This is also not very exciting yet, because the repeat inside the borders consists of b (back) only. You can see here already that the first and last 6 stitches are the same each time.

Written patterns 7b-rows:

- base row 7b: f, b, f, b 2x, f ,*(b 3x, f 1x)* 3x, *(f, b)* 3x (24 double crochets)
- 2 squares added: f, b, f, b 2x,
**f 2x**,*(b 3x, f 1x)* 3x,**b**, *(f, b)* 3x (26 double crochets) - 4 squares added: f, b, f, b 2x, f ,
**b, f,***(b 3x, f 1x)* 3x,**b 2x**, *(f, b)* 3x (28 double crochets)

The repeat is here in the **bbbfbbbfbbbf**. It could also have been **fbbbfbbbfbbb** of course, it’s just a matter of what you take as the start of your repeat. If I would have chosen the second variation, then the written directions of base row 7b would have looked like this: f, b, f, b 2x, *(f 1x, b 3x)* 3x, f 2x, *(b, f)* 2x, b. I’ve also written the end a bit differently, to show you that the written directions do not always start or end with these 6 border stitches. Just count it: f, b, f, b 2x = 5 stitches at the start, f 2x, *(b, f)* 2x, b = 7 stitches. So pay attention to that.

So let’s take this second version: f, b, f, b 2x, *(f 1x, b 3x)* 3x, f 2x, *(b, f)* 2x, b. This is to show you how to handle this if it’s not that obvious how to solve this.

- Step 1 is to detect the first 6 stitches (the right border). If the repeat already starts before you’ve gotten to the 6 stitches, like here, first write it down as following: f, b, f, b, b, f, b, b, b. You take the first repeat with it. The first 5 in blue, plus the first in yellow makes the first 6 border stitches: f, b, f, b, b, f, b, b, b.
- If you have to add stitches to this, then it has to be done after the 6 border stitches, so before the 3 b’s. So if you add 1 stitch to this, an f will be added in this case, so that the pattern after that gets to it’s repeat: f, b, f, b, b, f, f, b, b, b. These last 4 stitches are
**fbbb**. If you have to add 2 stitches, it will be f, b, f, b, b, f, b, f, b, b, b. 3 Stitches f, b, f, b, b, f, b, b, f, b, b, b. 4 Stitches f, b, f, b, b, f, b, b, b, f, b, b, b. 5 Stitches f, b, f, b, b, f, f, b, b, b, f, b, b, b. And so on. - Detect the last 6 stitches now (the left border). We have here 7 stitches after the pattern: f 2x, *(b, f)* 2x, b. This is f, f, b, f, b, f, b. So the first f is actually part of the repeating pattern.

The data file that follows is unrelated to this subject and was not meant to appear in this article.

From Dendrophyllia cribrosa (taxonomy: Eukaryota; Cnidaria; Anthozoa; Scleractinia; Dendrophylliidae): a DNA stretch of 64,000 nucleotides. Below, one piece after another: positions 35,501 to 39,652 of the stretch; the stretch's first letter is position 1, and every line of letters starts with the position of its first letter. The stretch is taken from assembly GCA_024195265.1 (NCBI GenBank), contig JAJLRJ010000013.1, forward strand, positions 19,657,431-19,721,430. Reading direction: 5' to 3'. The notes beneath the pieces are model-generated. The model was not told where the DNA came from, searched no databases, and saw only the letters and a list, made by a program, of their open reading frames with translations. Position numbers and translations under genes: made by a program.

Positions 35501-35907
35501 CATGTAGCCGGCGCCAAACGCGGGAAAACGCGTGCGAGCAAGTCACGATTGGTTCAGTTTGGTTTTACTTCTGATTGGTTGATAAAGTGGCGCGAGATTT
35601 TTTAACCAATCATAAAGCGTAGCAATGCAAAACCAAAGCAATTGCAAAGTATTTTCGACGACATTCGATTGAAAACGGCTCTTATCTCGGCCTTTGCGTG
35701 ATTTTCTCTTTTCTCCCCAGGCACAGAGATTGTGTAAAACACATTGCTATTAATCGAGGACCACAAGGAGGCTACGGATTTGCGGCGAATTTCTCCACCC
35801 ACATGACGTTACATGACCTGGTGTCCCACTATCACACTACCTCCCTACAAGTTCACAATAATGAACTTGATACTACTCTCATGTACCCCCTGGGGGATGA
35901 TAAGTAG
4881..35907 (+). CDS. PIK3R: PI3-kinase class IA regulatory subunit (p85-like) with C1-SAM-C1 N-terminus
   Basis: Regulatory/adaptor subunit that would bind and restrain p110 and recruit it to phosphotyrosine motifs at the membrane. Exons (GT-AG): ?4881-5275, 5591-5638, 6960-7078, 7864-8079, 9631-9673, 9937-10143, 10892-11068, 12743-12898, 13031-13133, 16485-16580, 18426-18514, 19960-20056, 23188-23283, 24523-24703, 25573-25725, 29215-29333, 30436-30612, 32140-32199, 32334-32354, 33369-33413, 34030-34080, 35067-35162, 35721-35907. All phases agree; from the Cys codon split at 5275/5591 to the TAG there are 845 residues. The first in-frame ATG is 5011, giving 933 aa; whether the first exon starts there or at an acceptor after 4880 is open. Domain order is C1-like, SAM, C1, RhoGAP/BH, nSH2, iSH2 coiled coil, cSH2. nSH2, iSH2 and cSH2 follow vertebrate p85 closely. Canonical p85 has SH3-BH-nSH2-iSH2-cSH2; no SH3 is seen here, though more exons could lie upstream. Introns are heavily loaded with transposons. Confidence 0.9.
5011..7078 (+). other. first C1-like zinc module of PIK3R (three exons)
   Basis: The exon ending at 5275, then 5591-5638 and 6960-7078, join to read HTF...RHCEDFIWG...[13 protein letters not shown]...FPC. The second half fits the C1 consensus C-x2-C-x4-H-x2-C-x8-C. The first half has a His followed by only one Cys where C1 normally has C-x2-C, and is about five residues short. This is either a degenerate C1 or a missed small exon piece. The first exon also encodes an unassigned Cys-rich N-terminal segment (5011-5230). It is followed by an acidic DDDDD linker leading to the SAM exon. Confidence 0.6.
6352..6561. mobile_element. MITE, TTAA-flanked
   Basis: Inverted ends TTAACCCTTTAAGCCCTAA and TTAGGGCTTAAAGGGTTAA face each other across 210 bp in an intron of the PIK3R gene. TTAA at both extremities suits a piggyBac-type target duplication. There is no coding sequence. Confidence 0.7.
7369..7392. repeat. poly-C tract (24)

- If you have to add stitches to this, then is has to be done before the 6 border stitches, so after the first yellow f. So if you add 1 stitch to this on this side, a b will be added in this case, so that the pattern gets to it’s repeat: f, b, f, b, f, b, f, b. If you have to add 2 stitches, it will be f, b, b, f, b, f, b, f, b. 3 Stitches f, b, b, b, f, b, f, b, f, b. 4 Stitches f, b, b, b, f, f, b, f, b, f, b. 5 Stitches f, b, b, b, f, b, f, b, f, b, f, b.

Tip: I can image that the above is quite mind-boggling. But just take a notepad with squares, and write down the pattern on it.

Of ocurse you will not do this for all 241 or 240 double crochets, but just do the sides and 1 or more repeats, depending on how many you want to be certain you will do it right.

Do the above with this practice paper. Pay attention, it is ‘drawn’ like on the chart, so backward to the written pattern. In the upper row is the original pattern, in the row after that 1 stitch on each side is added, in the row after that 2 stitches on each side, and so on.

You can do this same drill for the other rows. At the end of this page I give all full charts, so look at that if you need that.

### The even rows above the bottom border: row 8a

This is an a-row , with a side stitch. It doesn’t make a difference actually, because it’s just a stitch, but then you will have seen that also, and we have a slightly different pattern repeat here. Still a very simple one though.

Written patterns 8a-rows::

- base row 8a: s, b, f, b 5x, *(f 2x, b 2x)* 3x, b 2x, f, b, s (25 double crochets)
- 2 squares added: s, b, f, b 3x, f, *(b 2x, f 2x)* 3x, b 5x, f, b, s (27 double crochets)
- 4 squares added: s, b, f, b 3x, *(f 2x, b 2x)* 4x, f, b 3x, f, b, s (29 double crochets)

You see that I really shuffled with these directions. But actually you just do the same as with row 7b.

The repeat is here in the **ffbbffbbffbb**. In the description of ‘2 squares added’ you can see I turned it around: **bbffbbffbbff**.

- Stap 1 is detecting the first 6 stitches (the right border). Write it down first like this: s, b, f, b, b, b, b, b. When you split this up in 6 border stitches and the rest, it’s: s, b, f, b, b, b, b, b.
- If you will add stitches to this, this must be done after the 6 border stitches, so before the 2 yellow b’s. So if you add 1 stitch to this on this side, an f will be added, so that the pattern follows the correct repeat: s, b, f, b, b, b, f, b, b. If you have to add 2 stitches, it will be s, b, f, b, b, b, f, f, b, b. 3 Stitches s, b, f, b, b, b, b, f, f, b, b. 4 Stitches s, b, f, b, b, b, b, b, f, f, b, b. 5 Stitches s, b, f, b, b, b, f, b, b, f, f, b, b. And so on.
- Detect the last 6 stitches now (the left border). We have only 5 stitches now after the pattern: b 2x, f, b, s. So you will add a repeat. This is f, f, b, b, b, b, f, b, s.
- If you have to add stitches to this, then is has to be done before the 6 border stitches, so after the last yellow b. So if you add 1 stitch to this on this side, a b will be added, so that the pattern gets to it’s repeat: f, f, b, b, b, b, b, f, b, s. If you have to add 2 stitches, it will be f, f, b, b, f, b, b, b, f, b, s. 3 Stitches f, f, b, b, f, f, b, b, b, f, b, s. 4 Stitches f, f, b, b, f, f, b, b, b, b, f, b, s. 5 Stitches f, f, b, b, f, f, b, b, b, b, b, f, b, s.

You can practice this again with this practice paper.

## Full charts of adding stitches to the central part